Vin Scully dies at 94: His career spanned 67 years and stretched back to when the Dodgers played in Brooklyn before moving to Los Angeles in the late 1950s.
“Vin Scully was the heartbeat of the Dodgers — and in many ways, the heartbeat of the whole of Los Angeles,” the team said in a statement announcing his death on Twitter.
In 2016, after 67 years, Scully retired and the Dodgers went back to a career playing at Brooklyn before moving to Los Angeles in the late 1950s.
Scully was known for devolving into stories that were at least as interesting – and sometimes more – as the action on the field.
Team president and CEO Stan Castane said in a Dodgers Twitter post that Scully was an icon who broadcast expansive and human.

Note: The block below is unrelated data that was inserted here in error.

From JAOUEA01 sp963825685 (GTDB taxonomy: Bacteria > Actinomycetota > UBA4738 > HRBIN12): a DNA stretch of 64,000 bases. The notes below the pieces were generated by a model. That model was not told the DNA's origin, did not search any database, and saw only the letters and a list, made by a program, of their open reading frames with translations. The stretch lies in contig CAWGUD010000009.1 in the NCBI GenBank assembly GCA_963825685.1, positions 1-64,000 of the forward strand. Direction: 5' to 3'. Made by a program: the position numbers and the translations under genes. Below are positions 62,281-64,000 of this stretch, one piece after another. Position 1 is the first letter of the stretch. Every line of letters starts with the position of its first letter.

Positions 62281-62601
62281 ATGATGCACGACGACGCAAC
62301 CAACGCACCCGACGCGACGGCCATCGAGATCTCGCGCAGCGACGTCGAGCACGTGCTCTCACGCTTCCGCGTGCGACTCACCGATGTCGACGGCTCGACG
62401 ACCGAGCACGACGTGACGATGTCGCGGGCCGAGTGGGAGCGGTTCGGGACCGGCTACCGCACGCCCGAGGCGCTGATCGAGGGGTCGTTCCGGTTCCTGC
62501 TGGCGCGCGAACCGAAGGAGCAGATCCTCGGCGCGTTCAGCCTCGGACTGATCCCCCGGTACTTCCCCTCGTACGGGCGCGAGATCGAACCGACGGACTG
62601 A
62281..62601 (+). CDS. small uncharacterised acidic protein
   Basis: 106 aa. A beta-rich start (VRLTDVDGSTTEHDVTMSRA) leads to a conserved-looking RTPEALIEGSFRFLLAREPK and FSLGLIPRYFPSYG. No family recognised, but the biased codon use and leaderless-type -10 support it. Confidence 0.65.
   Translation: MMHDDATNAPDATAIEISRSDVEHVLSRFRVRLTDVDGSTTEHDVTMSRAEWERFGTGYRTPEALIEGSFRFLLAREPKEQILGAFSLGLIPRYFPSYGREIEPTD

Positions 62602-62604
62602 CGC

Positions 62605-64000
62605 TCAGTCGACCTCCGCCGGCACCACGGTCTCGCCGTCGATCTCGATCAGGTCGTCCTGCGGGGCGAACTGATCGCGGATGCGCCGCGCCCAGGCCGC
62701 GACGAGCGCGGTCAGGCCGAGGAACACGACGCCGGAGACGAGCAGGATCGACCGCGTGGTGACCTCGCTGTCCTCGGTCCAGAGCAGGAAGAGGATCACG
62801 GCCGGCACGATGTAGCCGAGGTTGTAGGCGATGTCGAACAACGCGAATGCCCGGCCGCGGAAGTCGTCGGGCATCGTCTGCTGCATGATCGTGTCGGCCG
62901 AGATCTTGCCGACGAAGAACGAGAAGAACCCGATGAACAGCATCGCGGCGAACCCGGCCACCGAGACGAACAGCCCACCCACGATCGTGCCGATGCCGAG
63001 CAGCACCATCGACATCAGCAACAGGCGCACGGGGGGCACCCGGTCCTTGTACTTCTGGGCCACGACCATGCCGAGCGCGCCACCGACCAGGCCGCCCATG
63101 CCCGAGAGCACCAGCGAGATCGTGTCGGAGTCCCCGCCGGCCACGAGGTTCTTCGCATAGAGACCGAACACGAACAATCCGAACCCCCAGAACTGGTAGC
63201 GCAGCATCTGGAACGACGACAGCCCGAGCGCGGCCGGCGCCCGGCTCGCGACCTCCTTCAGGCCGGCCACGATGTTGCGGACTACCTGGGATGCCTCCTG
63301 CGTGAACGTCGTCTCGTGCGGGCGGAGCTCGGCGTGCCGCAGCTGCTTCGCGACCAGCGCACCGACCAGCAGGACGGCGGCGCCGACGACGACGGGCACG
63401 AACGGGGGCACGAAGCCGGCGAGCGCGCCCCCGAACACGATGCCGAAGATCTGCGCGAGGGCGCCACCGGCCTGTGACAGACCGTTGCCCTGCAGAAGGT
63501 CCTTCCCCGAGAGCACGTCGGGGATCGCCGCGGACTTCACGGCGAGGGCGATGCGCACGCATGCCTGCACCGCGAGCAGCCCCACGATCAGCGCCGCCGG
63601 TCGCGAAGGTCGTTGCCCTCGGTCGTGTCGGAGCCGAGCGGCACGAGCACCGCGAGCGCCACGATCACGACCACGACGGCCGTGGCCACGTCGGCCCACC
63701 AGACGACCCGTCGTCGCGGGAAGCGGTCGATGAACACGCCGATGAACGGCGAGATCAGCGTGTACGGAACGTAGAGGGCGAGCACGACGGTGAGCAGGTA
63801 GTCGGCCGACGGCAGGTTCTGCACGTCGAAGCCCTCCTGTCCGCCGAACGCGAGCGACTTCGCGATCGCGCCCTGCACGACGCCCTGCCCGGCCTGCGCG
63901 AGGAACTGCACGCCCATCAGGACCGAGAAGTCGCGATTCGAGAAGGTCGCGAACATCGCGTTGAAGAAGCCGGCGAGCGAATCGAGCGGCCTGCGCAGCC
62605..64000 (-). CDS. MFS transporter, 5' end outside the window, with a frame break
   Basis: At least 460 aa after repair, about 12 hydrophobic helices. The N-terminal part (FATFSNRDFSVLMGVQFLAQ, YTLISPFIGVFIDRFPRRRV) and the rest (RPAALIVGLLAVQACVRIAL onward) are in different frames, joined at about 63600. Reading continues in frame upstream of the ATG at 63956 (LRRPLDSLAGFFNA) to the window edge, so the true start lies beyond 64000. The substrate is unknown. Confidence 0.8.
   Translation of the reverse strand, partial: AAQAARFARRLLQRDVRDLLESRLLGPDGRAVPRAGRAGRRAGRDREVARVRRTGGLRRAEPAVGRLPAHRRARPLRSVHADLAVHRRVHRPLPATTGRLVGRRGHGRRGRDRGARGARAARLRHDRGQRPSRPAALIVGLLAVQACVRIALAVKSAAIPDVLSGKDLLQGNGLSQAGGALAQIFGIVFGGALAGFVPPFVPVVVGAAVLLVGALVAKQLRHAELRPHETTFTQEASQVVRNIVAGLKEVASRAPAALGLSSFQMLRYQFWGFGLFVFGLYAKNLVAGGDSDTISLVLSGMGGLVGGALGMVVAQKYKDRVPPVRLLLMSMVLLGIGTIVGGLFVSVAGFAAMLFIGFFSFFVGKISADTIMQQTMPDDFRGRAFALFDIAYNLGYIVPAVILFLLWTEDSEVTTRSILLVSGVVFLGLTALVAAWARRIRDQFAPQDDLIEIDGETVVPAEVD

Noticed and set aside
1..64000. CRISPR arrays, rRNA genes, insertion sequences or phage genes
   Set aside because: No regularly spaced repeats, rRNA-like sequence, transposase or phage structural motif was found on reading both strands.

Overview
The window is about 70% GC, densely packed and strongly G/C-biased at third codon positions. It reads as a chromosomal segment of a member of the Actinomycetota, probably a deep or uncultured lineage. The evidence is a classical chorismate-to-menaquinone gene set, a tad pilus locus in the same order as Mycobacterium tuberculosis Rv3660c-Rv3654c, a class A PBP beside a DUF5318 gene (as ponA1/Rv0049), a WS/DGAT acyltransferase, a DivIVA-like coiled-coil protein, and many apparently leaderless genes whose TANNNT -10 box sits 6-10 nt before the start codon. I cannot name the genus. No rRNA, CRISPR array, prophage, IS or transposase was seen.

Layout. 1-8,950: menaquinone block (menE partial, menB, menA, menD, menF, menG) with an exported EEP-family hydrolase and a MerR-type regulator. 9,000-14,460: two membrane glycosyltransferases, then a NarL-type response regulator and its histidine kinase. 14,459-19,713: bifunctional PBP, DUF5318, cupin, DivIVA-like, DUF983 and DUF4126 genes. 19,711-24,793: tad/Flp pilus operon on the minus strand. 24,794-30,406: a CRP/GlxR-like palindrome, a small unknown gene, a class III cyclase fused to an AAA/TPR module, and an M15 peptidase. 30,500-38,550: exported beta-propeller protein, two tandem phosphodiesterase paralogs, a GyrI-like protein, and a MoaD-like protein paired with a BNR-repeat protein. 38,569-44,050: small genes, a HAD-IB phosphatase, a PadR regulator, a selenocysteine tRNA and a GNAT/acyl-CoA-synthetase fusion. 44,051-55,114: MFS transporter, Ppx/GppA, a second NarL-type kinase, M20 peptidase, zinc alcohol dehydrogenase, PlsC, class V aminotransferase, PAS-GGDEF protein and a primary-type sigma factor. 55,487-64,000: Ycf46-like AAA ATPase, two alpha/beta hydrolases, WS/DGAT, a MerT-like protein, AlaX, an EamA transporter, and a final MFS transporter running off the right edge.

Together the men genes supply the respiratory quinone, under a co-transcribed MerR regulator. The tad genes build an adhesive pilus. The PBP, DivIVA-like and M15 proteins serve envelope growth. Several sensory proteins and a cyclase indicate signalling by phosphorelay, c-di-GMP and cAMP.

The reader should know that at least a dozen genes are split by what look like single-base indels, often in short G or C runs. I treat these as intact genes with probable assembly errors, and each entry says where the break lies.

Then-President Barack Obama said that Scully’s voice was a typical baseball sound, like the crowd singing during the 7th inning.
Scully was recognized with the Commissioner’s Historic Achievement Award in 2014, congratulating him for his decades of service to baseball.
At the age of 22, he was moved to Washington, D.C. was hired by a CBS Radio affiliate.
When Hank Aaron hit his 715th home run to break Babe Ruth’s record in 1974, it was against the Dodgers and, of course, Scully called it.
“I just want to be remembered as a good person, an honest person and a man who lived up to my beliefs,” he said in 2016.